The major intension of these articles of the laws to avoid the illegal employment practices in some enterprise to resolve the conflict between labours and organizations. This indicates that China’s present industrial status depends low labour cost can be enhanced. However, industrial structure judgement is a long-term process; there are many labour-intensive organizations in China such as food and beverage industry, constructions and other industries of which developments depends on demographic dividend formed by employment costs as well as flexible working hours.

Conclusion

On the completion of the report, it can be mentioned that the amendments in the employment policy done Chinese government have been effective for millions of workers. Thus, recommendation to strengthen the role of labour union is establishing the harmonious labour relationship will be effective, if they are implemented appropriately. By following and maintaining the principles of Labour Contract Law, Labour Law, the labour need to perform their duties and responsibilities positively to help and support the labours. Through the new legal system, the labour unions could obligate the employers to make fair as well as legal labour contract under the special conditions that all labours are clear of their legal rights.

 
References

Anheier, H. K. (2014). Nonprofit organizations: Theory, management, policy. Routledge.

Chan, C. K. C., & Hui, E. S. I. (2014). The development of collective bargaining in China: from “collective bargaining by riot” to “party state-led wage bargaining”. The China Quarterly, 217, 221-242.

Chan, C. K. C., & Hui, E. S. I. (2014). The dynamics and dilemma of workplace trade union reform in China: the case of Honda workers’ strike. InStrategies of Multinational Corporations and Social Regulations (pp. 203-217). Springer Berlin Heidelberg.

Chang, K & Brown, W 2013, ‘The transition from individual to collective labour relations in China’, Industrial Relations Journal, vol. 44, no. 2, pp. 102-121. 

Chang, K & Cooke, FL (2015), ‘Legislating the right to strike in China: Historical development and prospects’, Journal of Industrial Relations, vol. 57, no. 3, pp. 440-455.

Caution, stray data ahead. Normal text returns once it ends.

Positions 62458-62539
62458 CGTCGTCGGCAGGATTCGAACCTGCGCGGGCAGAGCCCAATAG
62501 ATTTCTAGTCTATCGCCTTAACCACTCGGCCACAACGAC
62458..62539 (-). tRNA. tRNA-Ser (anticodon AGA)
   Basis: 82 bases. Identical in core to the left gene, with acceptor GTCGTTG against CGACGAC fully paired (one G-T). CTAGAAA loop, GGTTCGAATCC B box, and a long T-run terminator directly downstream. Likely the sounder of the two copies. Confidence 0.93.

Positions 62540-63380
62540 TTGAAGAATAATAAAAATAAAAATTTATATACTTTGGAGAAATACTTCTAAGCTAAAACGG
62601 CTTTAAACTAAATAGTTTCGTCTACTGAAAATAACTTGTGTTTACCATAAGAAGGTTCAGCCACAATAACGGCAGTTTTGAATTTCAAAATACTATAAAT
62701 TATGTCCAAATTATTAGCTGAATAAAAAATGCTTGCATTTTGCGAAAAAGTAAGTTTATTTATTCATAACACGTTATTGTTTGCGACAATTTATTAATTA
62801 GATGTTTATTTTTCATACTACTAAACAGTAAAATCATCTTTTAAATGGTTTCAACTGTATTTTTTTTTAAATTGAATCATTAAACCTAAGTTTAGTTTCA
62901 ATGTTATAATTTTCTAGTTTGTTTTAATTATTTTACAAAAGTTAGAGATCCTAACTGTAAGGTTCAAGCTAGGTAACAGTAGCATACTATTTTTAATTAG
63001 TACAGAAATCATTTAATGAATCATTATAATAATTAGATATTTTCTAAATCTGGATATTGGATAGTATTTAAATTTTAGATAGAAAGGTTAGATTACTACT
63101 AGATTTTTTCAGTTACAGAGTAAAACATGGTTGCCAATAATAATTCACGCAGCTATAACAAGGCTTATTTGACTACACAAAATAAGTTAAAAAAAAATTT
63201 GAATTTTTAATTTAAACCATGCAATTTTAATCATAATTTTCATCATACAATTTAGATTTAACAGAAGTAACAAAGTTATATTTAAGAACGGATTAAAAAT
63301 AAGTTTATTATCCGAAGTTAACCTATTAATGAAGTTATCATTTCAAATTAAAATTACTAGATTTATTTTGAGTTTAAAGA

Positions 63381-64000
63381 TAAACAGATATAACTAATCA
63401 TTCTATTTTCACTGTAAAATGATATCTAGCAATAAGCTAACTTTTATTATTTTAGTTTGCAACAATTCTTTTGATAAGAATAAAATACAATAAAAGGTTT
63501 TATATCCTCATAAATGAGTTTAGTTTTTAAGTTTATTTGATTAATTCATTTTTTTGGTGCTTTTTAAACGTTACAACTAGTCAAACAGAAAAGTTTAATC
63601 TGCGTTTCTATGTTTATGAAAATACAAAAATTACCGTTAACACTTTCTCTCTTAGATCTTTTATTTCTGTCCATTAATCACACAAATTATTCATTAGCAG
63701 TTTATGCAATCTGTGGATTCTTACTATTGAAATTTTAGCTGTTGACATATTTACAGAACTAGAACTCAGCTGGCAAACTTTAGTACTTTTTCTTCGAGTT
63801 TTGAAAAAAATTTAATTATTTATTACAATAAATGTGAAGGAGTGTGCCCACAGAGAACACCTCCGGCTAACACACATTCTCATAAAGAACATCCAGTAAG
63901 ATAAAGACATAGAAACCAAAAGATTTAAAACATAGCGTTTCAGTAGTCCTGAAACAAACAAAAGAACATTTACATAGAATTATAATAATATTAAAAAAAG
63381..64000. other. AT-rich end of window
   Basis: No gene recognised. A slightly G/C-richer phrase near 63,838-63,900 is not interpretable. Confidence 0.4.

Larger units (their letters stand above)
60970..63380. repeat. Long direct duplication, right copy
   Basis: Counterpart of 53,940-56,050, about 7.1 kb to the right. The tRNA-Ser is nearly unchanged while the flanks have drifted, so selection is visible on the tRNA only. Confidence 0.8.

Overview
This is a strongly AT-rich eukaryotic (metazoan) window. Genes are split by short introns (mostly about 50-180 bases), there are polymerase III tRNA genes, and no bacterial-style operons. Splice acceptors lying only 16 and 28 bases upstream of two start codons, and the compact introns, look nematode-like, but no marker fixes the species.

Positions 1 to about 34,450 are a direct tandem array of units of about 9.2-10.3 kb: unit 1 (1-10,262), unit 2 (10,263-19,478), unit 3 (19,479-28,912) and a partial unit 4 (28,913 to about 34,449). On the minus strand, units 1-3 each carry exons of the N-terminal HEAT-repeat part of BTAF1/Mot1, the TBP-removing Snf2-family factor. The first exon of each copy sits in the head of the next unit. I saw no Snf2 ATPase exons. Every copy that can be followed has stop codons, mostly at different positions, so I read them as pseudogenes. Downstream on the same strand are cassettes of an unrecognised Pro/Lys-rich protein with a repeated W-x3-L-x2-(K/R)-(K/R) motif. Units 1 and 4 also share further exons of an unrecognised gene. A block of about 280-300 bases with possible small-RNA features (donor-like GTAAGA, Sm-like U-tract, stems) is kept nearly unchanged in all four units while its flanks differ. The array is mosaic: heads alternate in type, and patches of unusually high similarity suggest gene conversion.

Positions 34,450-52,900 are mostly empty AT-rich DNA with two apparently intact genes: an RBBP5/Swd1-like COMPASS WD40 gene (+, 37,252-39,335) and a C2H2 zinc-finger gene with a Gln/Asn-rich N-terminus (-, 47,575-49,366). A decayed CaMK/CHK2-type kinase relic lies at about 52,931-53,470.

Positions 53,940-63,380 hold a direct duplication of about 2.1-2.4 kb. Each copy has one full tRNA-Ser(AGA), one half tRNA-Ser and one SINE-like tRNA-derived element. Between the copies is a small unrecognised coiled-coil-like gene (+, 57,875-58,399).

Cooke, FL (2016), ‘Employment relations in China’, in GJ Bamber, RD Lansbury, N Wailes & CF Wright (eds), International and comparative employment relations: National regulation, global changes, 6th edn, Allen & Unwin, Crows Nest. 

Friedman, E (2012), ‘Getting through the hard times together? Chinese workers and unions respond to the economic crisis’, Journal of Industrial Relations, vol. 54, no. 4, pp. 459-475. 

Hui, S-IE, & Chan, K-CC (2015), ‘Beyond the union-centred approach: a critical evaluation of recent trade union elections in China’, British Journal of Industrial Relations, vol. 53, no. 3, pp. 601-627. 

King-Chi Chan, C & Sio-leng Hui, E (2012), ‘The dynamics and dilemma of workplace trade union reform in China: The case of the Honda workers’ strike’, Journal of Industrial Relations, vol. 54, no. 5, pp. 653-668. 

Lee, C-H, Brown, W & Wen, X (2016), ‘What sort of collective bargaining is emerging in China?’, British Journal of Industrial Relations, vol. 54, no. 1, pp. 214–236. 

Li, X & Freeman, RB 2015, ‘How does China’s new labour contract law affect floating workers?’, British Journal of Industrial Relations, vol. 53, no. 4, pp. 711–735. 

Liu, M & Li, C (2014), ‘Environmental pressures, managerial industrial relations ideologies and unionization in Chinese enterprises’, British Journal of Industrial Relations, vol. 52, no. 1, pp. 82–111. 

Lyddon, D, Cao, X, Meng, Q & Lu, J (2015), “A strike of ‘unorganised’ workers in a Chinese car factory: the Nanhai Honda events of 2010”, Industrial Relations Journal, vol. 46, no. 2, pp. 134–152.

McDermott, EP, Jinyue Sun & Obar, R (2010), “Chinese labour contract arbitration: ‘No union, no problem’”, Labour and Industry, vol. 21, no. 1, pp. 410-437.

Gallagher, M., Giles, J., Park, A., & Wang, M. (2014). China’s 2008 Labor Contract Law: Implementation and implications for China’s workers. Human Relations, 0018726713509418.

Tomba, L. (2014). Paradoxes of labour reform: Chinese labour theory and practice from socialism to market. Routledge.